Modern Energetics
Chapter 1


The Steam Turbine

 

Table of contents

1. Turbine types

   1.1. Direction of flow

   1.2. Cylinder and exhaust arrangements

   1.3. Speed of rotation


2. Efficiency and output

   2.1. Output limitations

      2.1.1. Steam valve pressure drop

      2.1.2. Swallowing capacity

   2.2. Moving blades

      2.2.1. Impulse-type turbine

      2.2.2. Reaction-type turbine

      2.2.3. Effect on turbine design

      2.2.4. Blade efficiency

      2.2.5. Modern blading designs

      2.2.6. LP turbine blading

   2.3. The effect of clearances on real designs

      2.3.1. Profile loss

      2.3.2. Secondary loss

      2.3.3. Tip leakage

      2.3.4. Disc windage

      2.3.5. Lacing wires

      2.3.6. Other losses

      2.3.7. Wetness loss

      2.3.8. Annulus loss

   2.4. Stage efficiency and the condition line

      2.4.1. Efficiency of stage

      2.4.2. The condition line

      2.4.3. Cylinder efficiency

      2.4.4. Leaving loss

      2.4.5. Hood loss

      2.4.6. Wetness loss

      2.4.7. Partial admission


3. Thermodynamics of the steam cycle

   3.1. Development of the modern steam cycle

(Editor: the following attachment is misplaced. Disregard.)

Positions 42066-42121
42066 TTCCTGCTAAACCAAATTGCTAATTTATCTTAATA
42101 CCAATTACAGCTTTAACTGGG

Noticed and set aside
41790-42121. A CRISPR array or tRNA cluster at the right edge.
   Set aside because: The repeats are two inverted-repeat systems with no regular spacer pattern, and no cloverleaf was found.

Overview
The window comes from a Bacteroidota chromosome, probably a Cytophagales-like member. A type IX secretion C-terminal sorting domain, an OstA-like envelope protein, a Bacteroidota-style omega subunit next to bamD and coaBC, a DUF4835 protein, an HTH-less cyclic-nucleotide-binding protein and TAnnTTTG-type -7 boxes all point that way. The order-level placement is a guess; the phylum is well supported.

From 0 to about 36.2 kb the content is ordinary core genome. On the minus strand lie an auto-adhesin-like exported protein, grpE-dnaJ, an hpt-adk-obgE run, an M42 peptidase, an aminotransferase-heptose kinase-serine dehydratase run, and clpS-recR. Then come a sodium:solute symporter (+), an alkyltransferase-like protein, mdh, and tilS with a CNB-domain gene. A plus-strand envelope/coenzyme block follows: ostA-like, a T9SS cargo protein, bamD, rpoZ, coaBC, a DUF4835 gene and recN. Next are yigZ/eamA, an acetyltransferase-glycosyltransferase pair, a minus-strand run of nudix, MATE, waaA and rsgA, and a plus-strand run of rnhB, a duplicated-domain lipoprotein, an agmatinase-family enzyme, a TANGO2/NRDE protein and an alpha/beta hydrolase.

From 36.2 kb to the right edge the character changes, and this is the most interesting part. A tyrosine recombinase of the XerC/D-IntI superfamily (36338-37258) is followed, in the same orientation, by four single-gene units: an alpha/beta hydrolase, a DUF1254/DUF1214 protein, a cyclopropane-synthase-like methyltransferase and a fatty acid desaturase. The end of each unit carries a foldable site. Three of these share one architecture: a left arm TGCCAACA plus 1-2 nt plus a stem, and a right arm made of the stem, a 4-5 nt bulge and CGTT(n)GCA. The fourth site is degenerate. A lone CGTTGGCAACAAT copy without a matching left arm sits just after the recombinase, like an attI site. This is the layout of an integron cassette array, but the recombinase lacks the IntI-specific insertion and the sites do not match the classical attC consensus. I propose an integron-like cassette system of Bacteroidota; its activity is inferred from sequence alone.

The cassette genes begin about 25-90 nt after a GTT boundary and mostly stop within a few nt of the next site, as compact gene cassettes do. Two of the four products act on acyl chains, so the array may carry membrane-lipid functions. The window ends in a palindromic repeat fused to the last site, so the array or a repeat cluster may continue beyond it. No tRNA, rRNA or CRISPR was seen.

3.1.1. The steam cycle

      3.1.2. The Rankine cycle

      3.1.3. Practical cycle using superheat

      3.1.4. The reheat cycle

      3.1.5. Regenerative feedheating

   3.2. Cycle efficiency and heat rate

      3.2.1. Cylinder efficiency

      3.2.2. Heat rate

   3.3. Terminal conditions

      3.3.1. Effect of steam inlet conditions

      3.3.2. Effect of reheat conditions

      3.3.3. Effect of pressure loss in pipework and valves

      3.3.4. Effect of final feed temperatures

      3.3.5. Effect of exhaust pressure

   3.4. Superheat cycle

      3.4.1. Steam conditions

      3.4.2. Reheat

      3.4.3. Double reheat

      3.4.4. CEGB cycles

      3.4.5. Turbine designs

   3.5. Wet steam cycle

      3.5.1. The PWR steam cycle

      3.5.2. Cycle considerations

      3.5.3. Full-speed or half-speed machines


4. Economics of the steam cycle

   4.1. Choice of exhaust pressure

      4.1.1. Thermodynamic optimisation

      4.1.2. General economic optimisation of plant

      4.1.3. Economic optimisation of exhaust pressure, condenser and CW system

   4.2. Regenerative feedheating

      4.2.1. Feedheating plant stages — superheat cycles

      4.2.2. Feedheating plant stages — wet steam cycle

      4.2.3. Feedwater de-aeration

      4.2.4. Low pressure feedwater heaters

      4.2.5. High pressure feedwater heaters

      4.2.6. Summary

   4.3. Choice of feed pump and drive system

      4.3.1. Feed pump size and number

      4.3.2. Feed pump duty, margins, and the need for variable speed

      4.3.3. Economic comparison of steam turbine drives with electric motor drives

      4.3.4. Economic comparison of variable-speed motor (VSM) drive with induction motor plus fluid-coupling drive

      4.3.5. Example of the results of an overall comparison of the through-life costs of four feed pump system options

   4.4. Turbine by-pass systems

      4.4.1. Superheat plant

      4.4.2. By-pass capacity

      4.4.3. System effects

      4.4.4. Improvement of start-up capability